‘X-Files’ Series 10, Episode 1 – My Struggle | TV Review

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‘X-Files’ Series 10, Episode 1 – My Struggle | TV Review

X-Files 09.02.2016ANDREW

 

Last night was the UK debut of the X-Files reboot, which aired on Channel 5. Initial impressions were good. For a start the opening credits and theme tune were faithful to the original nine series, down to the grainy Nineties clips that accompany that eerie whistling.

 

Those familiar with the programme will know episodes go one of two ways, as they also do this time round. The first are the alien mythology/conspiracy episodes, and the lighter, generally, ‘monster of the week’ episodes. Thankfully they kicked off this series, the first episode since 2002, with the former. As good as some of the latter type of episodes are, their overall story tends not to be quite as captivating.

 

Anyway, the episode kicks off with a monologue from Fox Mulder (David Duchovny) reviewing his career in the FBI, and filling the viewers in on what’s happened since the ninth series finished. Amid Mulder and Dana Scully (Gillian Anderson) reuniting for the first time in a long time, there are scenes reverting to the alleged Roswell crash in 1947.

 

The episode goes on to explore the theory that perhaps aliens, flying saucers and the like are a smokescreen created by the government. This, in turn, is to distract the populace from what agencies are doing behind their backs. This then opening ‘believers’ to ridicule should they ever claim aliens are responsible for this and that, when in fact the perpetrators are a lot closer to home.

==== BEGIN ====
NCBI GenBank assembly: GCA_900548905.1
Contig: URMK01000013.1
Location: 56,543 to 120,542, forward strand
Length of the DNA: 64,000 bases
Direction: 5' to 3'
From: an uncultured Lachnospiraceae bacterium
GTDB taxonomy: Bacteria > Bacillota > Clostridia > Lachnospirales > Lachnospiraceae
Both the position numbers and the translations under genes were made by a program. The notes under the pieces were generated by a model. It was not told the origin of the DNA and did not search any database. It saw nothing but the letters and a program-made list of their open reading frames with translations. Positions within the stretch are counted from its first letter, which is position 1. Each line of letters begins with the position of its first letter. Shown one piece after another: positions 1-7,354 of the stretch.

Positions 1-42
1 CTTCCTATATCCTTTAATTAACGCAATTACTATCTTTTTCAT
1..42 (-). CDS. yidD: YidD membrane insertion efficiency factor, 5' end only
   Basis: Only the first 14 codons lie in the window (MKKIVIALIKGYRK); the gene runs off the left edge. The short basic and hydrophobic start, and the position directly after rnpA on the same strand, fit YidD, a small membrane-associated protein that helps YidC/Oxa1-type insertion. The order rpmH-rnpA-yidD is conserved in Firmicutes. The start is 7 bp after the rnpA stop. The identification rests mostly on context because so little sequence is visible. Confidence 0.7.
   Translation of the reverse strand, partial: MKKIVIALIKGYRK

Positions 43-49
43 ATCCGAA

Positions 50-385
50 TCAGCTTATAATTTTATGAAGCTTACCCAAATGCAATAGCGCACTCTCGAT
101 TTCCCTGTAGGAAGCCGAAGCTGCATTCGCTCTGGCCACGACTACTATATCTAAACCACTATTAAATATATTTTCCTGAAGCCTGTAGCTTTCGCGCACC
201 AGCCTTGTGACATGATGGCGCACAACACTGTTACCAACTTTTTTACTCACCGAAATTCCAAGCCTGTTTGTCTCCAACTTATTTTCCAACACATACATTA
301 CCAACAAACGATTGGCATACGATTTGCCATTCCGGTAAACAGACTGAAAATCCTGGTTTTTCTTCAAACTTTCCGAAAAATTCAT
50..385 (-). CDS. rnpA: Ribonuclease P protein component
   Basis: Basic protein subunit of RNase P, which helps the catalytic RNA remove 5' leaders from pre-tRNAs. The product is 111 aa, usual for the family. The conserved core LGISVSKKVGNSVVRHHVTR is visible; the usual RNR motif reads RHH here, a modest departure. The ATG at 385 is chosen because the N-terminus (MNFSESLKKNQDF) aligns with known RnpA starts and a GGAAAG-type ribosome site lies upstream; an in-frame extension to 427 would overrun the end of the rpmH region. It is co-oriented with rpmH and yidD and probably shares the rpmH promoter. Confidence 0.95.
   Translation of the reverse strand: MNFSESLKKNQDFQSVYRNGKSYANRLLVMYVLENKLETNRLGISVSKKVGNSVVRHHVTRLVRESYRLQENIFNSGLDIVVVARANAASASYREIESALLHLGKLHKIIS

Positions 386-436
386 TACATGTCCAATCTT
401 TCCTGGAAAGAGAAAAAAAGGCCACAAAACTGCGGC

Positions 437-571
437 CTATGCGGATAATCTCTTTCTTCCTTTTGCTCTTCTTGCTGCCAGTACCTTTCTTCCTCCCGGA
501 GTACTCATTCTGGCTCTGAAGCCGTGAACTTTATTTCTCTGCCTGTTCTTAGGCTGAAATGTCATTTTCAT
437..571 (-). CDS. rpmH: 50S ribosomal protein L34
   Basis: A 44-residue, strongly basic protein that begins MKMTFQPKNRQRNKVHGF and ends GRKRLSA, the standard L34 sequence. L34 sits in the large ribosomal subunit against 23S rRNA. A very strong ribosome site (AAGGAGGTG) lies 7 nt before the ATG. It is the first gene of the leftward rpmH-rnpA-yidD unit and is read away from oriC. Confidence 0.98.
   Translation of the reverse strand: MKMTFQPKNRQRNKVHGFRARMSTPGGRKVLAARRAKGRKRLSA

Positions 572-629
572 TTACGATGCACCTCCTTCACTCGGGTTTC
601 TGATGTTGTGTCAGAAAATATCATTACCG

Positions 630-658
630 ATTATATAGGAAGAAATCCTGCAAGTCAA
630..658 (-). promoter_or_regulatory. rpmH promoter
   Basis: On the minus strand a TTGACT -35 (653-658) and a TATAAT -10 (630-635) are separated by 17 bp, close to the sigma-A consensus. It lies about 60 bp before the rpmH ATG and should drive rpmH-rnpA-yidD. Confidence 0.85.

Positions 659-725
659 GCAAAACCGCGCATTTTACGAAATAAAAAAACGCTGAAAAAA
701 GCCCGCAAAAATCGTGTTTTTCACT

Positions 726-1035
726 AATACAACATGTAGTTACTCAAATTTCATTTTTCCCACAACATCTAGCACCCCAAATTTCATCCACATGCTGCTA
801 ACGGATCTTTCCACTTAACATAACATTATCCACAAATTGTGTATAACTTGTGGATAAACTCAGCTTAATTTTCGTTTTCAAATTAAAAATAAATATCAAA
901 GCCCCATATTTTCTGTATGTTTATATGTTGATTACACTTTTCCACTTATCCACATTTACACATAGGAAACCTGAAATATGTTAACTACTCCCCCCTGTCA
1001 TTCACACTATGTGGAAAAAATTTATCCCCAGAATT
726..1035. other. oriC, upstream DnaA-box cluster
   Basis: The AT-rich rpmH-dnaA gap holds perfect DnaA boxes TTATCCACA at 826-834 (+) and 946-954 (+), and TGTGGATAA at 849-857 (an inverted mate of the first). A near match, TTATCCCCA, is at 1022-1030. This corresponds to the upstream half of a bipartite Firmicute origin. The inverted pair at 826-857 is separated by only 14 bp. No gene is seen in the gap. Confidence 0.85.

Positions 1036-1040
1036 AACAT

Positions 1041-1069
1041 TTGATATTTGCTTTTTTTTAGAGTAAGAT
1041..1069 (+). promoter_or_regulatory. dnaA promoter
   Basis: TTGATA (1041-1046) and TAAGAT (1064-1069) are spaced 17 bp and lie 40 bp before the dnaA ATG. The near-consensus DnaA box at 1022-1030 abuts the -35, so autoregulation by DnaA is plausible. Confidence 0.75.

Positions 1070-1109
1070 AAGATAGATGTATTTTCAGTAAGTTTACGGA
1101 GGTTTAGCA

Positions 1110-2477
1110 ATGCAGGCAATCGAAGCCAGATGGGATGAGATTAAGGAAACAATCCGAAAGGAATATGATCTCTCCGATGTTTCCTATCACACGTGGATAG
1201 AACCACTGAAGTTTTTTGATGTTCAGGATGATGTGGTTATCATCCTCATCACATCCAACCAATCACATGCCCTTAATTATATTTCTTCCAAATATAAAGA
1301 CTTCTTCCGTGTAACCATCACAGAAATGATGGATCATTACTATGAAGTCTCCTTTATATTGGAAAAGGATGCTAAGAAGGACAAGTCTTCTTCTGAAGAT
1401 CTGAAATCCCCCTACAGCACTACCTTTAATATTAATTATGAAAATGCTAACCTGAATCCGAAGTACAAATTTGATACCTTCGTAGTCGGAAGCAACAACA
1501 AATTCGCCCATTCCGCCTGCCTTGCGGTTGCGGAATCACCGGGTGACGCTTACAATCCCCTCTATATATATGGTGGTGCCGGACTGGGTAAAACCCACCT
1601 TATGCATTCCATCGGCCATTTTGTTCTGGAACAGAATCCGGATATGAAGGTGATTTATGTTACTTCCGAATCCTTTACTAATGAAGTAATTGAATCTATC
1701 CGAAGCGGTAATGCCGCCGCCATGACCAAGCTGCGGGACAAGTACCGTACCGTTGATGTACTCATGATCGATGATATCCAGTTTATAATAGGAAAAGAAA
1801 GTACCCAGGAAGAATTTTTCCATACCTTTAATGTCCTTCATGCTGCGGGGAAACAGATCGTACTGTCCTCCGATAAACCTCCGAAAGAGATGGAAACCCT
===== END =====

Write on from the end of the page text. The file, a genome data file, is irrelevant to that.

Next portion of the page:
There’s a lot a double crossing and bluffing, as most X-Files fans will be familiar, so there’s a lot of twists throughout the duration of this episode alone. In fact, aswell as the retention of Mitch Pileggi as FBI boss Walter Skinner, there’s a face, those familiar with the series nine finale, will be surprised to see. The plot thickens, excellent stuff.

 

#Peace.Love.XFilesReboot

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Andrew Watson

I've always wanted to be involved in the media since before I even left school; to write for a living.I feel most eloquent when mapping out my thoughts on paper or on a computer screen.I studied media at college for two years, and went straight into third year at university studying publishing with journalism.After a range of work experience, I did a magazine journalism course in Bournemouth, a long way away from my hometown of Aberdeen, achieving my NCTJ qualifications.Now I spend my time gladly writing about music.
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